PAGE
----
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Interesting Exercise

Fikret Ertan

It is a known fact that relations between Armenia and Russia are very strong and close.

Military relations between these two countries are so strong that they have been conducting planned military exercises just beyond our borders since the past ten years. We have been informing our readers about these exercises in this column. Finally, we handled the last one of these exercises in this column a month ago today.

Today, we will discuss a new development in the Armenian and Russian relations. This new and interesting development regards the police. According to recent news, Armenian and Russian special police forces exercised new plans and techniques on how to struggle with demonstrators or protestors and how to disperse and suppress them during a series of military exercises that began on September 24 and ended on October 12.

Russian Interior Minister Rashid Nurgaliyev, Armenian police chief Hayk Harutinian and some other senior security officials observed and directed these important exercises that were held in Krasnodar, the prominent Russian city in north Caucasus. A total of 1,500 police officers from both countries participated in the exercises. The last exercise resulted in the arrest of about 50 demonstrators, who seized a government building and demanded their salaries to be paid immediately and wanted related authorities to resign. The special police forces organized a round up to the building and arrested the demonstrators.

According to the Armenian media, methods implemented during the former Soviet era, such as violent techniques to disperse the crowd and the use of arms were also tried during these exercises. Statements made after the exercises indicate parties were satisfied with the results and even Nurgaliyev said Russian and Armenian special police forces were ready to perform the task they were ascribed.

These exercises obviously show both Russia and Armenia have derived different results from government changes in Ukraine and Kyrgyzstan following mass demonstrations and they have been determinant to be ready and guarded against any similar demonstrations that might occur in their territories. Armenia seems especially sensitive and concerned about such future demonstrations. Indeed, Armenia had been shaken by opponent protests that lasted for several months last year. But, it was finally dispersed, as everyone knows, with the use of force by the Kocharian government. Moreover, it appears Armenia is already trying to take precautions for possible opponent demonstrations that may occur due to a constitutional referendum that will be held on November 27. It is already apparent that the so-called referendum will stir Armenia once again. The opposition in Armenia already expresses they will make use of this referendum to overthrow the Kocharian government and calls people to vote “no”. In this respect, this referendum should be mentioned today and that is why I am writing about it.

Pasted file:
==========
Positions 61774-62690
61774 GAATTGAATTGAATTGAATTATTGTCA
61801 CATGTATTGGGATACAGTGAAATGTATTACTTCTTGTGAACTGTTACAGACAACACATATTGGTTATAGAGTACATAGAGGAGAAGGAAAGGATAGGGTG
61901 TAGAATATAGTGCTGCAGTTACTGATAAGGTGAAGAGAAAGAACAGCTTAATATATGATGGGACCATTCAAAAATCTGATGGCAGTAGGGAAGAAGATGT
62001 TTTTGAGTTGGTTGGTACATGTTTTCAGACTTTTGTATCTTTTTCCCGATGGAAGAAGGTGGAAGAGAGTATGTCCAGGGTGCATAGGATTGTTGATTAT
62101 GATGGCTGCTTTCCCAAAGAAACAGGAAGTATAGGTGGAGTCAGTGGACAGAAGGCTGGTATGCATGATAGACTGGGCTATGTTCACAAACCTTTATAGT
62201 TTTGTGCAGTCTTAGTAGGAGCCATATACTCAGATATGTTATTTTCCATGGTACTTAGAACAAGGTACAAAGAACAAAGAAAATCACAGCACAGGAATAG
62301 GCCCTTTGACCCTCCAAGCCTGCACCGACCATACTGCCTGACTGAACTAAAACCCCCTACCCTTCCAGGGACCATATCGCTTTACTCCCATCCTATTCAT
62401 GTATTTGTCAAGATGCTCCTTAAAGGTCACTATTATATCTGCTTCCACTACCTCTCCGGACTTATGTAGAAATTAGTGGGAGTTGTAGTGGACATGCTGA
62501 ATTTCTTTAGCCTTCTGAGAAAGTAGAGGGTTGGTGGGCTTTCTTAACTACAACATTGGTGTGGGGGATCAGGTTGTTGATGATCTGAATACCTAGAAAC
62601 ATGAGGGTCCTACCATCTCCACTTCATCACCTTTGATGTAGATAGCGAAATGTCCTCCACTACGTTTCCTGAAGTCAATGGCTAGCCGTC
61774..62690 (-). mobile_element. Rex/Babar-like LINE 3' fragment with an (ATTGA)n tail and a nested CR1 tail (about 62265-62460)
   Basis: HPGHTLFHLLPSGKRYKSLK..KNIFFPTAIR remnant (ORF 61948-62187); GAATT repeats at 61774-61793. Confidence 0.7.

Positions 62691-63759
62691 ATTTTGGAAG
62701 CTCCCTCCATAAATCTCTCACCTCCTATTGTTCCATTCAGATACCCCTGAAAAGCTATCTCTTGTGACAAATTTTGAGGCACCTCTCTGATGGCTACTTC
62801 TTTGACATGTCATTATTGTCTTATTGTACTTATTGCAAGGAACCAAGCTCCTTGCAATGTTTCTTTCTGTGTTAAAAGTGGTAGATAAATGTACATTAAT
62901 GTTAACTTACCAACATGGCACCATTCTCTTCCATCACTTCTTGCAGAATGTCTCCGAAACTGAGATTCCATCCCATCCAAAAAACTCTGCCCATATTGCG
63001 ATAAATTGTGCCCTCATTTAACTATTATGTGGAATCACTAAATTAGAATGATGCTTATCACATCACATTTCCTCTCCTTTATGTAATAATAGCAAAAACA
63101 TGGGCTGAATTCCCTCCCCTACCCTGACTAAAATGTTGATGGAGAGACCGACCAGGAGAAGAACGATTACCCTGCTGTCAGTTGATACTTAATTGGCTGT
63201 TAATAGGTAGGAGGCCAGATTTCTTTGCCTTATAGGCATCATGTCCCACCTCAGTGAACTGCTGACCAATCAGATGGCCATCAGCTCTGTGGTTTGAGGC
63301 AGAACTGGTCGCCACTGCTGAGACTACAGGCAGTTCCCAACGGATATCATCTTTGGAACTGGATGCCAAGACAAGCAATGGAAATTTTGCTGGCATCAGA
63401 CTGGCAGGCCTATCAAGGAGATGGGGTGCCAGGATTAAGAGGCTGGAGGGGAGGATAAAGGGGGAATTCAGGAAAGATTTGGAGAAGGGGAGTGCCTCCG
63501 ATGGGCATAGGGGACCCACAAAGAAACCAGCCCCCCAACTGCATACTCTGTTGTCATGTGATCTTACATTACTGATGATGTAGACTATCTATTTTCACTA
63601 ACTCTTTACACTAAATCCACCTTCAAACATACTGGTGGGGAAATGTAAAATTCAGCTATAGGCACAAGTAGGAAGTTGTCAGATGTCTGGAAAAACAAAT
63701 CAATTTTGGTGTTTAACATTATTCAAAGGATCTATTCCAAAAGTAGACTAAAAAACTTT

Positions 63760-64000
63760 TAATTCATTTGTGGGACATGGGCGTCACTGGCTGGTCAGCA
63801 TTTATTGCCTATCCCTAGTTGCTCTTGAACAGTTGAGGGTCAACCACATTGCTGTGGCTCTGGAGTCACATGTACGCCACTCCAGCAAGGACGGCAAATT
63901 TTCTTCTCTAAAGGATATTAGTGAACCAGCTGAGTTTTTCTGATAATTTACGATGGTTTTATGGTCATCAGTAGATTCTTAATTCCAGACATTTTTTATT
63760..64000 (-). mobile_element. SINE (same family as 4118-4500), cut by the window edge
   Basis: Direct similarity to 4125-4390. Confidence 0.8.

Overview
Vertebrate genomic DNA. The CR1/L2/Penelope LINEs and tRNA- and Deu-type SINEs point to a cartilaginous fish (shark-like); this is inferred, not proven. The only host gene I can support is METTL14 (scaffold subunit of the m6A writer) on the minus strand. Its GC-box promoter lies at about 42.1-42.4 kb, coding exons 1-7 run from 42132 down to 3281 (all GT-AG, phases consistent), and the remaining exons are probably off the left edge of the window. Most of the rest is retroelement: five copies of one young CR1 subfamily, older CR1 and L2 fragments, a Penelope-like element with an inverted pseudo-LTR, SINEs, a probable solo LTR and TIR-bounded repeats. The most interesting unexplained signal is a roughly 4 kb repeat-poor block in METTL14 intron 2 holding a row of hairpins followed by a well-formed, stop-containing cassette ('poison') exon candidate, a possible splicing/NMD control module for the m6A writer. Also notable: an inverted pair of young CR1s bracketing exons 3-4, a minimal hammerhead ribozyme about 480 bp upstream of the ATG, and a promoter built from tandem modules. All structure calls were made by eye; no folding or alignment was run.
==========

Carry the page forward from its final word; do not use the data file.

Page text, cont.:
The Armenian and Russian police exercises that we have mentioned today have the above connections with Armenia’s political agenda. Looking to neighbor Armenia only from the perspective of the 1915 events is never sufficient to apprehend this country and its people. Rather we need to learn more things about this country, watch it more closely from every perspective, learn and study its history and make judgments based only on knowledge and observation. That is what we aim for and try to accomplish.

October 20, 2005

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